DNA sequencing is the process of finding the order of the building blocks (i.e. nucleotides) of the genetic code of an individual.
Whole genome sequencing (WGS) is a next-generation sequencing (NGS) method that is increasingly being used, and it involves sequencing both the non-protein coding (introns) and protein coding (exon) regions in an individual. It is currently the most comprehensive genetic test available and would obviate the need to do WES and CMA.
Reasons for doing prenatal WGS
Prenatal WGS can be performed on fetal cells obtained from amniocentesis or placental cells obtained from chorionic villus sampling when:
1. there are multiple and many isolated fetal structural abnormalities detected by detailed ultrasound scans.
2. there are certain isolated fetal structural abnormalities or certain ultrasound markers (e.g. increased nuchal translucency >= 4.5 mm)
3. past history of pregnancies where the fetus(es) was / were affected with genetic syndromes
WGS is a more comprehensive test and hence more expensive test than WES. More and more researchers are now finding that mutations outside the exome may also cause diseases. WES and CMA may miss such mutations. However, the current ability to interpret the intronic regions is relatively limited still. It is better than WES at detecting copy number variants, trinucleotide repeat disorders, chromosomal rearrangements and mitochondrial disorders. It has a faster turn around time than WES. In future, when the cost of WGS reduces, it will probably replace both CMA and WES.
Limitations of prenatal WGS
1. The main limitation of WGS is that it is more expensive than WES. This limits its use in clinical practice.
2. Another limitation is that a vast amount of data is generated which requires extensive analysis and interpretation which is difficult as a large number of genetic variants have not been identified as benign or pathogenic. This could result in errors of interpretation.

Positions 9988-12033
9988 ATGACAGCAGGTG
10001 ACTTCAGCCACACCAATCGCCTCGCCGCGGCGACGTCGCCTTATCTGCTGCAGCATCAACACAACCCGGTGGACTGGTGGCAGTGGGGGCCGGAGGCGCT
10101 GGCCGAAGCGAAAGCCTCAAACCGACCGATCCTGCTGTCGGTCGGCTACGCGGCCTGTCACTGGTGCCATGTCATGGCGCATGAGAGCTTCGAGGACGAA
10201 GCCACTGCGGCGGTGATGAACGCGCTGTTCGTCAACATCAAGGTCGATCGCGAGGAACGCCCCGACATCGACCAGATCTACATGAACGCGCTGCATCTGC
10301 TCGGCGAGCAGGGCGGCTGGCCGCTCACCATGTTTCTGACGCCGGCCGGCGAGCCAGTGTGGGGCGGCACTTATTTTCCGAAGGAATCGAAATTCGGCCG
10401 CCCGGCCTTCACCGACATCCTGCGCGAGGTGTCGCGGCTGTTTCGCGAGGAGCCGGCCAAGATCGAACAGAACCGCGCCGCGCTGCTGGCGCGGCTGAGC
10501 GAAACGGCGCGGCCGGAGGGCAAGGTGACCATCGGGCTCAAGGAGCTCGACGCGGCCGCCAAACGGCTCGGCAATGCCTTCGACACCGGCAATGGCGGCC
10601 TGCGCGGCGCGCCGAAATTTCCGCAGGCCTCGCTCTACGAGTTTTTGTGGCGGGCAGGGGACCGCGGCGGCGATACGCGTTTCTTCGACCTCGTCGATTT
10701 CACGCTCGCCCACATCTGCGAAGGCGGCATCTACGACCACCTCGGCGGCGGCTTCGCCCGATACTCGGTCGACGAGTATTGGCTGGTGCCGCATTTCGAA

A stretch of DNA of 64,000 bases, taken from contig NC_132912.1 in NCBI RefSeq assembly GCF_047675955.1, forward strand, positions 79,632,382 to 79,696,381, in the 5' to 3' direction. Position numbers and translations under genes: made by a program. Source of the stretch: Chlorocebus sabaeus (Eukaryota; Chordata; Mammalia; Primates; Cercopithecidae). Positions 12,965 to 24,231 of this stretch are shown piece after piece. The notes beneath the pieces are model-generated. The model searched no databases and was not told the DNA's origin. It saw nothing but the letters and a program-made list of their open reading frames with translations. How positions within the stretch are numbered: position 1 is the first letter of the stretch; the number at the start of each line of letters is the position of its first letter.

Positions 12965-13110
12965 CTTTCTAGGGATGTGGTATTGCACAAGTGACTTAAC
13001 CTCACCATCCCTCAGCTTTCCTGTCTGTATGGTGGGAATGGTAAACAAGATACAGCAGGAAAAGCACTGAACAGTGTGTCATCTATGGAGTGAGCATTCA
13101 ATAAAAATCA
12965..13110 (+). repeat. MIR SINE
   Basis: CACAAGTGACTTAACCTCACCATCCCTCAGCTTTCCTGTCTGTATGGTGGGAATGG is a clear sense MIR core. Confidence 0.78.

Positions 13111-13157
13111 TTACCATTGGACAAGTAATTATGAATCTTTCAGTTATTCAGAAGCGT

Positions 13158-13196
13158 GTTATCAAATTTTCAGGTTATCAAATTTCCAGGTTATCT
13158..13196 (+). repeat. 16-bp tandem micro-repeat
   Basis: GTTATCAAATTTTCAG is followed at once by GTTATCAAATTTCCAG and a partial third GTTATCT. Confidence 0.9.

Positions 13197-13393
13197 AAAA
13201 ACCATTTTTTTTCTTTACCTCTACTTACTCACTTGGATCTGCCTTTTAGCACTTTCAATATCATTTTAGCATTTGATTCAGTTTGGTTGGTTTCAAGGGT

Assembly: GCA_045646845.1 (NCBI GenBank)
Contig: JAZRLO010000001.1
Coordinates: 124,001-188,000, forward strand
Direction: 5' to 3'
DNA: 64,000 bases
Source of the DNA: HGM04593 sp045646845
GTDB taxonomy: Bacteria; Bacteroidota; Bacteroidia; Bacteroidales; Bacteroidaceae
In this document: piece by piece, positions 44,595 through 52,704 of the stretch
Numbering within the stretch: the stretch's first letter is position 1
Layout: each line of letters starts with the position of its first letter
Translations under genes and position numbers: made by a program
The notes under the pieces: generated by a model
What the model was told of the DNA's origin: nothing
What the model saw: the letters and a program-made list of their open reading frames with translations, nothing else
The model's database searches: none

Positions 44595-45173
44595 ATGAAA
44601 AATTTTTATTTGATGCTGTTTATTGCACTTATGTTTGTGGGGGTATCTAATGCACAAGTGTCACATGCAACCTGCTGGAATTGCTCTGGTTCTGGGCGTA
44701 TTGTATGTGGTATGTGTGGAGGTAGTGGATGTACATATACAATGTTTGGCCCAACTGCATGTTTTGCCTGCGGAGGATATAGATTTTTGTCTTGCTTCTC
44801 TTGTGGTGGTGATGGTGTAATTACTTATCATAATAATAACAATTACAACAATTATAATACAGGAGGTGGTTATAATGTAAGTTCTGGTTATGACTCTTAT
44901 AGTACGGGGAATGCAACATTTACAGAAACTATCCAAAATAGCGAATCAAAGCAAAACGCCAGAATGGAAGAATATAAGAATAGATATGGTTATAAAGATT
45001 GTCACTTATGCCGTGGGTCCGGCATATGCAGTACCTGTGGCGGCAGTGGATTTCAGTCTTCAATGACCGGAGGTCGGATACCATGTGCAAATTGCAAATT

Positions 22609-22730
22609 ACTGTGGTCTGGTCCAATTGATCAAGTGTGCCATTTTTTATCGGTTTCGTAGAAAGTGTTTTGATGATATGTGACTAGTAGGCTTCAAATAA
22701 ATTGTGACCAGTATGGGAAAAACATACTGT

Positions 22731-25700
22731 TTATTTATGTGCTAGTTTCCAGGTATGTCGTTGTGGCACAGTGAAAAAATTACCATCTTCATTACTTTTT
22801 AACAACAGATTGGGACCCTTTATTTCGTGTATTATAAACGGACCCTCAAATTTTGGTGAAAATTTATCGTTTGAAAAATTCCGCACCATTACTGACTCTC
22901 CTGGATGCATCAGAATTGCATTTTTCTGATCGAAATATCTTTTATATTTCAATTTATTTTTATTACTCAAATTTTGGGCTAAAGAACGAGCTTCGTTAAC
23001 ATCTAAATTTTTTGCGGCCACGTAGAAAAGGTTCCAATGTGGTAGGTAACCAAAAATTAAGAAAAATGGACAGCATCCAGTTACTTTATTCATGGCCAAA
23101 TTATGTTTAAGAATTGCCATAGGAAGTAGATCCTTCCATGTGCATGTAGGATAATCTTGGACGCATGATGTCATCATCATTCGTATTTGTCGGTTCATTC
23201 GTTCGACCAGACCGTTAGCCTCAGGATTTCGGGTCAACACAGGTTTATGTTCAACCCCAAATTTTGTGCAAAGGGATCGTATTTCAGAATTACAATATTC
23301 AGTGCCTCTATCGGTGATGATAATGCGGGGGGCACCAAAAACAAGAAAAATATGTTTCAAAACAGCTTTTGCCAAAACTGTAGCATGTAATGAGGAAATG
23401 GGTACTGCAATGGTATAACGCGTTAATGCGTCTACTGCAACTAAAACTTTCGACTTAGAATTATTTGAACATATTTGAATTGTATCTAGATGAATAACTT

Very often, a proper interpretation can only take place after a consultation with an expert fetal medicine specialist to interpret the scan findings, a laboratory to explore the available libraries for the different mutations detected, and a clinical geneticist to interpret the likelihood that the mutations can cause a disease and the possible range of diseases that the mutations can cause. Our clinic provides the expert fetal medicine assessment, counselling and procedures like amniocentesis / chorionic villus sampling, and we tie up with top genetic laboratories around the world and we refer you to local clinical geneticists for pre- and post-test counselling.
3. Even WGS does not detect all genetic diseases. Some genetic diseases like mosaicism may not be detected by WGS.
4. WGS cannot detect multifactorial diseases (that are affected by both genetic and non-genetic factors) and diseases not affected by non-genetic factors.
WGS (trio) or WGS (single)?